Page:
The recent surge in Rome’s borrowing costs show investors are positioning for a combination of weak growth and high debt, outgoing Bank of Italy Governor Ignazio Visco told the Financial Times.
(Bloomberg) — The recent surge in Rome’s borrowing costs show investors are positioning for a combination of weak growth and high debt, outgoing Bank of Italy Governor Ignazio Visco told the Financial Times.
“Obviously you need to understand why markets may be worried,” Visco said. “I don’t think it is speculation against the country. It is basically a concern about the long-term potential growth rate of the economy.”
Investors are offloading Italian debt as nerves fray over Prime Minister Giorgia Meloni’s spending plans along with sluggish growth. That’s widened the nation’s risk premium to levels that have previously irked European Central Bank policy makers. Under its final budget plan, the government targets a wider budget deficit than previously set this year and next.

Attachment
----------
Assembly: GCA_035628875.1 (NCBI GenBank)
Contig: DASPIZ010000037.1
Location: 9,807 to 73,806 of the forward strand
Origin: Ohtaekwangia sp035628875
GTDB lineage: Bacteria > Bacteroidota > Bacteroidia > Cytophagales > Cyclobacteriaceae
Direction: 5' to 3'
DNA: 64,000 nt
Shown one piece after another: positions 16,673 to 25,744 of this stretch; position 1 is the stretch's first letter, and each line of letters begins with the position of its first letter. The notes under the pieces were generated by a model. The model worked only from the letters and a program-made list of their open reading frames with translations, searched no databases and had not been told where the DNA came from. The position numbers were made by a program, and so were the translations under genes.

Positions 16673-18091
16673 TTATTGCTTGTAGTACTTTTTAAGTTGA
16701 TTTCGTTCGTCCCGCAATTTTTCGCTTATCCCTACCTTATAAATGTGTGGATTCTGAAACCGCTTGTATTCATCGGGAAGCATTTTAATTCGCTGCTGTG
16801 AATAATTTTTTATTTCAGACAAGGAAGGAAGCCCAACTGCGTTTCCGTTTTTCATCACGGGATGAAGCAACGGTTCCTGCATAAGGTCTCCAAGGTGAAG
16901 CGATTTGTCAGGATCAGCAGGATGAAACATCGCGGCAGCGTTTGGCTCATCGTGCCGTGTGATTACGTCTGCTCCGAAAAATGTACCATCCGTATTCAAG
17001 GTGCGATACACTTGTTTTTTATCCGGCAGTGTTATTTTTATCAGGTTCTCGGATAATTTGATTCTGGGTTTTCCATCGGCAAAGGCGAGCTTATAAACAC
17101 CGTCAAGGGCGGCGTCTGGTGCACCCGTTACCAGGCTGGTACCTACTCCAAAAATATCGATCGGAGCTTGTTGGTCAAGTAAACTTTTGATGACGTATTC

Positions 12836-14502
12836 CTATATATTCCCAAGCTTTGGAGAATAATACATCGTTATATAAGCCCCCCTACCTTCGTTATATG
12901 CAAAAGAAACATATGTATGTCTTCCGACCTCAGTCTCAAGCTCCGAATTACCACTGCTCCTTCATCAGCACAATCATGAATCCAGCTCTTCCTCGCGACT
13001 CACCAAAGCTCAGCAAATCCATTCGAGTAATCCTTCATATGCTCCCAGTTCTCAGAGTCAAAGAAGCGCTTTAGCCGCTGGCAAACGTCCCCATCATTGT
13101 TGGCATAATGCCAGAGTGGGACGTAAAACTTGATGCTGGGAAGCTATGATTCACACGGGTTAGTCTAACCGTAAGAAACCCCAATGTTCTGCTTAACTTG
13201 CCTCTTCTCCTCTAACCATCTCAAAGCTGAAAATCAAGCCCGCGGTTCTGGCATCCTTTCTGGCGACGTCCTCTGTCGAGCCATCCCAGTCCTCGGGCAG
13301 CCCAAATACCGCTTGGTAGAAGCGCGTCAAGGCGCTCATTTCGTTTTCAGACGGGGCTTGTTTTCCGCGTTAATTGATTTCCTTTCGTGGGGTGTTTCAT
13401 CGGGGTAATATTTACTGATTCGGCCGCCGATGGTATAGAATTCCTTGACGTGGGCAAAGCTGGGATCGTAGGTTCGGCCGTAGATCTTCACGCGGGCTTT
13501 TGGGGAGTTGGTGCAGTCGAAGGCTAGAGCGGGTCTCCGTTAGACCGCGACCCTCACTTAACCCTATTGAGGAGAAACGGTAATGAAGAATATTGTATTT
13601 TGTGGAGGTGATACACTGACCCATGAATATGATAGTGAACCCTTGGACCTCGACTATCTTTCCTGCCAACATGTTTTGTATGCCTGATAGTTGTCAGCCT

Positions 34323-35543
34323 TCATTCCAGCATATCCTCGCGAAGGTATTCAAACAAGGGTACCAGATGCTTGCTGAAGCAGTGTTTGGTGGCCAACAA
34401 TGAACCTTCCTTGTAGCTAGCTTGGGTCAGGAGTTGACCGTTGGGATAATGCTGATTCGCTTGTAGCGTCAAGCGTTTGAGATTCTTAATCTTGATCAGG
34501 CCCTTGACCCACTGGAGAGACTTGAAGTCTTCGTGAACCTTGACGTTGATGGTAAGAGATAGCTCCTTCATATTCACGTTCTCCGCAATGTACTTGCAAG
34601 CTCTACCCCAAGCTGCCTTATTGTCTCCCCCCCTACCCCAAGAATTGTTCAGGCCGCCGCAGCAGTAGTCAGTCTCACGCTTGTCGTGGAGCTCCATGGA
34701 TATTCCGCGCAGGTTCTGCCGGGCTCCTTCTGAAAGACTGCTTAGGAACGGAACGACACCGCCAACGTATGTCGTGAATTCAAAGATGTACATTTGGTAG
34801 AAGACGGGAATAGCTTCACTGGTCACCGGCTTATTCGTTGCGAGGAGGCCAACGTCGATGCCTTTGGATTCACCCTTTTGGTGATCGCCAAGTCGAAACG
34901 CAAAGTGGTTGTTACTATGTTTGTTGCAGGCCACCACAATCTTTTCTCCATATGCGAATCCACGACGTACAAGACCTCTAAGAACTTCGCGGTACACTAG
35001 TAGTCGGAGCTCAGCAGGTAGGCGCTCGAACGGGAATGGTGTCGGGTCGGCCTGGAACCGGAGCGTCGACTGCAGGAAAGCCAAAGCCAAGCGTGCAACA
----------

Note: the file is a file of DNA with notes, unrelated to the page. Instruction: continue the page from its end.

Italy’s 10-year yield premium over its German counterpart rose to a nine-month high on Friday. The spread surpassed 200 basis points, a closely watched level by investors.
Visco, who’ll be replaced next month by ECB’s Fabio Panetta after leading the nation’s central bank for 12 years, urged Meloni to recognize that international investors have legitimate concerns with rising interest rates, high energy costs, tensions in the global trading system, and Italy’s rapidly aging population, according to the FT.
“This is why you have to respond to the markets with two things: First, a view of the longer-term plan for growth, and second, the action on the short and medium term as far as the fiscal imbalances are concerned,” Visco said in the interview.
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